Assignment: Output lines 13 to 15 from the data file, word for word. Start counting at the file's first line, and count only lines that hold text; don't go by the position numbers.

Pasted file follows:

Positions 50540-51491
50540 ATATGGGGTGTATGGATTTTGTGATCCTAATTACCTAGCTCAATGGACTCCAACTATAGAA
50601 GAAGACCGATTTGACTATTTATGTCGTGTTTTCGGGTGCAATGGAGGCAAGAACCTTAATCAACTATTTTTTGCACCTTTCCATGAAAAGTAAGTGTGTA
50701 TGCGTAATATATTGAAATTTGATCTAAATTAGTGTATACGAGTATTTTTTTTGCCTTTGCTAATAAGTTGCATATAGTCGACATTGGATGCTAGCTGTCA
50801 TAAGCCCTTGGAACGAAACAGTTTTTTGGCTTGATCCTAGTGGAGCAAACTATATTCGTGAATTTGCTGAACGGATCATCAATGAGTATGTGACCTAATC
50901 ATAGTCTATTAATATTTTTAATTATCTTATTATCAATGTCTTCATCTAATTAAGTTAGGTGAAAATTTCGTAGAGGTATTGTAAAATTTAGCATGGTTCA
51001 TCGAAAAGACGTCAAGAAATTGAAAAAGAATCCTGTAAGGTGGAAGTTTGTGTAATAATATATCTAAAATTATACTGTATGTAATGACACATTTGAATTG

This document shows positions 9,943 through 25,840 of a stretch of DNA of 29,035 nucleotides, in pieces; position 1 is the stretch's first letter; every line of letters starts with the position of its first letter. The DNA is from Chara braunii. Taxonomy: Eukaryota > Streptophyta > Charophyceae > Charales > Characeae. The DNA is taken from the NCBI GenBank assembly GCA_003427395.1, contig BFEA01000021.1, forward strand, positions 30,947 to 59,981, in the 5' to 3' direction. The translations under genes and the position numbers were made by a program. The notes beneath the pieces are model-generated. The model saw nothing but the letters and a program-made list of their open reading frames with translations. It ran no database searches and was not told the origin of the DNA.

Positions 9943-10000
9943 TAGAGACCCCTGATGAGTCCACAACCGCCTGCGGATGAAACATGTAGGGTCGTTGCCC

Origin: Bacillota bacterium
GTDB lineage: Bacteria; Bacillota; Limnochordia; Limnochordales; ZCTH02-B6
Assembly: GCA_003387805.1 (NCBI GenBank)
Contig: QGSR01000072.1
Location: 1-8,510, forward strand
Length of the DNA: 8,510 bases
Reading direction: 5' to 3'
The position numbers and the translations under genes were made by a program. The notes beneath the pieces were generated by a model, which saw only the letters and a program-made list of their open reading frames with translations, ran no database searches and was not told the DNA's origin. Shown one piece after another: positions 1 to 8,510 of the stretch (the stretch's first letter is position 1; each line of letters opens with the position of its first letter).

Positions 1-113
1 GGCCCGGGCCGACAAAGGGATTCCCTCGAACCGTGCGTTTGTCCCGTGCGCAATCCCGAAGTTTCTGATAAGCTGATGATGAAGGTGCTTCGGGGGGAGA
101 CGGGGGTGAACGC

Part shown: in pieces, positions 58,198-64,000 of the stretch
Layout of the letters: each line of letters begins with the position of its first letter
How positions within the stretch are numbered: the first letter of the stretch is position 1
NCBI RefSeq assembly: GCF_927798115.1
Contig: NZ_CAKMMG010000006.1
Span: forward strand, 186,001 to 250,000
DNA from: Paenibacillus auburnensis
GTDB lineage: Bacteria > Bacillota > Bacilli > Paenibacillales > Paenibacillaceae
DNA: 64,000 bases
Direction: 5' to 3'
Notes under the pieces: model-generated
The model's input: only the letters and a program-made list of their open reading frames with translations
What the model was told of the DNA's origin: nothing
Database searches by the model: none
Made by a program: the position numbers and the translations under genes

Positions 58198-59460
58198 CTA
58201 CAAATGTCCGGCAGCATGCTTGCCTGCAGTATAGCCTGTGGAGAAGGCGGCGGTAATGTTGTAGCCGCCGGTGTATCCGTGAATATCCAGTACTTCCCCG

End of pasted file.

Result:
Assembly: GCA_003387805.1 (NCBI GenBank)
Contig: QGSR01000072.1
Location: 1-8,510, forward strand